Edited by R.D. Rhys Davids & R. Morris
Introduction to the Dāṭhāvaṁsa (from The Pāli Text Society Report for 1884 by Professor Rhys-Davids, pp. xi-xii)
[Several readers wrote explaining the difficulties] which they had experienced in their first attempts to read the MSS. in the Sinhalese characters. I have therefore included in this issue a new edition, in our transliteration, of the Dāṭhā-vaṁsa, of which Sir Coomara Swamy’s edition in the Sinhalese character is generally accessible. Dr. Morris was good enough to make a transcript of that edition, and we together collated it with the edition published in Colombo in 1882, by Mīgamuwa Unnānsē. We had intended to collate it also with the Turnour MS. in the India Office Library, but that had unfortunately been lent out at the time. It was, however, so evident that the text had been accurately preserved—there being but very slight and unimportant variations between the text, as revised by Baṭuwan Tuḍāwa, appended to Sir Coomara Swamy’s translation, and that given by Mīgamuwa—that I did not think it necessary to wait for the Turnour MS. I am responsible for the correction of the press, and the letters B and M in the notes refer to Baṭuwan Tuḍāwa and Mīgamuwa Unnānsē respectively. Where such accurate pandits agree, there cannot be much doubt as to the reliability of the traditional text. The work, founded on an older, and now, unfortunately perhaps, no longer extant Daladā-vaṁsa in Sinhalese, is by Dhammakitti of Pulasti-pura [i.e. Polonnaruwa, a] pupil of the celebrated scholar Sāriputta, one of the chief ornaments of the literary circle in that capital in the reign of Parākrama Bāhu the Great, in the latter part of the twelth century A.D.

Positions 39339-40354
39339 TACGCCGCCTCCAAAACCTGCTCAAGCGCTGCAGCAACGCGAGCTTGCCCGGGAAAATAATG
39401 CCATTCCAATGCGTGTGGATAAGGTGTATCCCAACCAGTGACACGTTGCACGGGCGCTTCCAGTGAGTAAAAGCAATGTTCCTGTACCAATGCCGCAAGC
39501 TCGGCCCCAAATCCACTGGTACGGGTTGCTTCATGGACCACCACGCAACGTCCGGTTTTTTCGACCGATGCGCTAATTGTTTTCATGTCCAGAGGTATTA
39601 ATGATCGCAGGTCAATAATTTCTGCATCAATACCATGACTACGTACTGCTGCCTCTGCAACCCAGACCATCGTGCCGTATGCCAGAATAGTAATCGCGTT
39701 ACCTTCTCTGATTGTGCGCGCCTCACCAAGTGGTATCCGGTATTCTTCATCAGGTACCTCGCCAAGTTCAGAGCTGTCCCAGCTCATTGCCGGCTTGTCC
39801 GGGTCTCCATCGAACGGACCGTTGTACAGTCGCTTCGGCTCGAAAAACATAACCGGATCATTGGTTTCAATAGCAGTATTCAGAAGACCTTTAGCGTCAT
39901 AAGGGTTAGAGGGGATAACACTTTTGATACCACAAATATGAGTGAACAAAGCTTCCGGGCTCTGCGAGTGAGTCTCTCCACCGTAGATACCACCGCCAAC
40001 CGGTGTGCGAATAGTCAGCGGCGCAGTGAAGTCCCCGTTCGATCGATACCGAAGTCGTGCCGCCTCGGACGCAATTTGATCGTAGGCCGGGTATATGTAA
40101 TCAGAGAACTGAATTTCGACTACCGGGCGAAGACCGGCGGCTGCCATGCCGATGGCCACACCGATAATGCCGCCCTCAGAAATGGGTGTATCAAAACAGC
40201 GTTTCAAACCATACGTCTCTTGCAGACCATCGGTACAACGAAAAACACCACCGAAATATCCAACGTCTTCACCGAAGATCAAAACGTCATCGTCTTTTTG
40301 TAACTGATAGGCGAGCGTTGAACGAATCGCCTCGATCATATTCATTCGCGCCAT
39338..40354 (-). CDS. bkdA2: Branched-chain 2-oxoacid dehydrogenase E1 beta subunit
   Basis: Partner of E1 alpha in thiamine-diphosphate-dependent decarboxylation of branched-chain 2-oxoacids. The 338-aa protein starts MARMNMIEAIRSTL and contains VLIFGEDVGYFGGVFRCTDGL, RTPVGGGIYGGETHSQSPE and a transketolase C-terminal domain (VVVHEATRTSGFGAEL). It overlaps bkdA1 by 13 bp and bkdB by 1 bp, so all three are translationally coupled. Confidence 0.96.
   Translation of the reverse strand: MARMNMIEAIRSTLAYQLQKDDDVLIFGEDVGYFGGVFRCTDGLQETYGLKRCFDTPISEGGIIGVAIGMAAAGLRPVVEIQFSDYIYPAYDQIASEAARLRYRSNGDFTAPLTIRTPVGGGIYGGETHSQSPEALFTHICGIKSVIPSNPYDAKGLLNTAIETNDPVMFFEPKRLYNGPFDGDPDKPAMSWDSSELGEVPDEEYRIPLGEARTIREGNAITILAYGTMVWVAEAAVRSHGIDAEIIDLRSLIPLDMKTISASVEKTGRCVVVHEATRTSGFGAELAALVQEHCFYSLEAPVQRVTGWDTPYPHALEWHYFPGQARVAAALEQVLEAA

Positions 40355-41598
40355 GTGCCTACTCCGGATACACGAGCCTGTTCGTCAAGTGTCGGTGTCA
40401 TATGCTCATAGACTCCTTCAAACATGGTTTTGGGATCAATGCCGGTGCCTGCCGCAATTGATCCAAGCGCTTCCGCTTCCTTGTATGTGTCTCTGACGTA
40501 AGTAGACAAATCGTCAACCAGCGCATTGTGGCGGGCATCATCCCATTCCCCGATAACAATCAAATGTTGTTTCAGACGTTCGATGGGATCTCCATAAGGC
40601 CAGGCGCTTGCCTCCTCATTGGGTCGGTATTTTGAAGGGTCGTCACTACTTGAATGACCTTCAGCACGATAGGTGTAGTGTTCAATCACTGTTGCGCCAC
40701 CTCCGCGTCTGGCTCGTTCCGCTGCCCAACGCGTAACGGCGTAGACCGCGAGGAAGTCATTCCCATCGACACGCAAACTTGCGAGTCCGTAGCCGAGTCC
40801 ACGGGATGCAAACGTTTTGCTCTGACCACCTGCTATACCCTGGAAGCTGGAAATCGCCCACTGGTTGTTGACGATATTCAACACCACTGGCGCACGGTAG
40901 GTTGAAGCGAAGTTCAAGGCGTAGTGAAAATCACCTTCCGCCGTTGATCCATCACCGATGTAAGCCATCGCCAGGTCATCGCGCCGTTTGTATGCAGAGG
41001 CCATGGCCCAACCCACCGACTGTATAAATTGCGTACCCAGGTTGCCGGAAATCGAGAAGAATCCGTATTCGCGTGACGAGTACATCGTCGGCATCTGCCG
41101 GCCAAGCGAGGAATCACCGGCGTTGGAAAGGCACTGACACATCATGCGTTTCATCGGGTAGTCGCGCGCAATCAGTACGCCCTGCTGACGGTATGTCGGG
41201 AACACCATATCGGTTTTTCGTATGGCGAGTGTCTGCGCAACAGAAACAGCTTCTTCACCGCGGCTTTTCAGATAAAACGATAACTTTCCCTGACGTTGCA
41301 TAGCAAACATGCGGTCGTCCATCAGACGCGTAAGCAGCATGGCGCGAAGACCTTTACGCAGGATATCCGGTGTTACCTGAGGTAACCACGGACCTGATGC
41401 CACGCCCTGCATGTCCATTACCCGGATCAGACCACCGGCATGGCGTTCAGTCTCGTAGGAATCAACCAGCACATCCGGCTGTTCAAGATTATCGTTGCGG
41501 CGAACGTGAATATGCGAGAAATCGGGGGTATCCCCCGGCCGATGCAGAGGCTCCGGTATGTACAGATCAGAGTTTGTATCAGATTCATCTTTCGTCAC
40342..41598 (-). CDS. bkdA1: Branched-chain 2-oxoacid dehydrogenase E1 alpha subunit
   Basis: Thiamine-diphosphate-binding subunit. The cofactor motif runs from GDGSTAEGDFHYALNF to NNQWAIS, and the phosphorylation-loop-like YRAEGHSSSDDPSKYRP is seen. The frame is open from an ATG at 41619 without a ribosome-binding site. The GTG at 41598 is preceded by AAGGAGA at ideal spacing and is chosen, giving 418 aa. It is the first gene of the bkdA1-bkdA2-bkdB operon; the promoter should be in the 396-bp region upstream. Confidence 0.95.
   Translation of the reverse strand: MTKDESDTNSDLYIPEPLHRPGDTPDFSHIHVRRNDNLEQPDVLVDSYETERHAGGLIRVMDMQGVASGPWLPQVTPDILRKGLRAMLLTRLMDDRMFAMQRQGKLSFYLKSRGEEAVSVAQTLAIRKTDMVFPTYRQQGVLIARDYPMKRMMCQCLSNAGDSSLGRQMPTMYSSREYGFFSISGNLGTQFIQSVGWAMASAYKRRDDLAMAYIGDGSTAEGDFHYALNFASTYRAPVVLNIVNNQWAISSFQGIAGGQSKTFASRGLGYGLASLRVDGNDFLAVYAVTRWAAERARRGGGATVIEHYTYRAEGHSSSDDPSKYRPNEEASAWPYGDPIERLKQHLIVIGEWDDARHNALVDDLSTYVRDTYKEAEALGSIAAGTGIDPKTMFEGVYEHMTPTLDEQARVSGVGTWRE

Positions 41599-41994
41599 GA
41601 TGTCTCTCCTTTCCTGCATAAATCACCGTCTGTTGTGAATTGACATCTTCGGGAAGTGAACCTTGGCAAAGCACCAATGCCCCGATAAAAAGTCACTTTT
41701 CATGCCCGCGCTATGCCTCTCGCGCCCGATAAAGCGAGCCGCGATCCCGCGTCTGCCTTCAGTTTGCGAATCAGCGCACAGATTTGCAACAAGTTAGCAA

DOWNLOAD EBOOK: Dāṭhāvaṁsa by Ven. DhammakittiDathavamsa